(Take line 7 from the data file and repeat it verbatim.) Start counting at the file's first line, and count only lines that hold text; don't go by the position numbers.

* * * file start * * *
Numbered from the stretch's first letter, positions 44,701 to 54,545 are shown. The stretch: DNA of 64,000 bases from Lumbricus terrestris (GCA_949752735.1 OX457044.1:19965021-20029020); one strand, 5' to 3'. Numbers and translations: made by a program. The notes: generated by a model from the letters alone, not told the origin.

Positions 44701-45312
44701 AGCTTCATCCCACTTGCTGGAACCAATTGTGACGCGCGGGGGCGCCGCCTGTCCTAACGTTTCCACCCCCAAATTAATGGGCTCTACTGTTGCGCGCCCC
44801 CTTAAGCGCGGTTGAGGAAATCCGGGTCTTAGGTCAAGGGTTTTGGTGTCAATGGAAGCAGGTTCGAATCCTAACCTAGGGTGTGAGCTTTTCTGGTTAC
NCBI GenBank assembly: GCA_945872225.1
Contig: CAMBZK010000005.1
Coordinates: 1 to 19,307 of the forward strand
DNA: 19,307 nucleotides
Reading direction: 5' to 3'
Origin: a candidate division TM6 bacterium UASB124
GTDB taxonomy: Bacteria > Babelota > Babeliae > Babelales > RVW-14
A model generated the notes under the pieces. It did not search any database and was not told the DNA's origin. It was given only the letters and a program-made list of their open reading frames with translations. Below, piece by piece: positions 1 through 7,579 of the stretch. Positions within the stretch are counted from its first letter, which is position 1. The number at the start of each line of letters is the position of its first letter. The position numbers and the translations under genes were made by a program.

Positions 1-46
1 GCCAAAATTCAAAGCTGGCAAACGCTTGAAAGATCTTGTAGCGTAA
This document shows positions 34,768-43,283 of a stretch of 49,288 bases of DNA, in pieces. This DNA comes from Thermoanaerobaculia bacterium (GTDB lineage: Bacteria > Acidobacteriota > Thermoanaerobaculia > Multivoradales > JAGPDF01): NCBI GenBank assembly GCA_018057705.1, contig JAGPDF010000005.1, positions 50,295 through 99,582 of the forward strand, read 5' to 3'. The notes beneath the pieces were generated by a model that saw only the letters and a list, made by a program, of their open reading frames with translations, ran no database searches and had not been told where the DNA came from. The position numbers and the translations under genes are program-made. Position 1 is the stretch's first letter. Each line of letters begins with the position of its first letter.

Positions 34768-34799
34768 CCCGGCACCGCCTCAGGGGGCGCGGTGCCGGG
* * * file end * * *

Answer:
Coordinates: 1 to 19,307 of the forward strand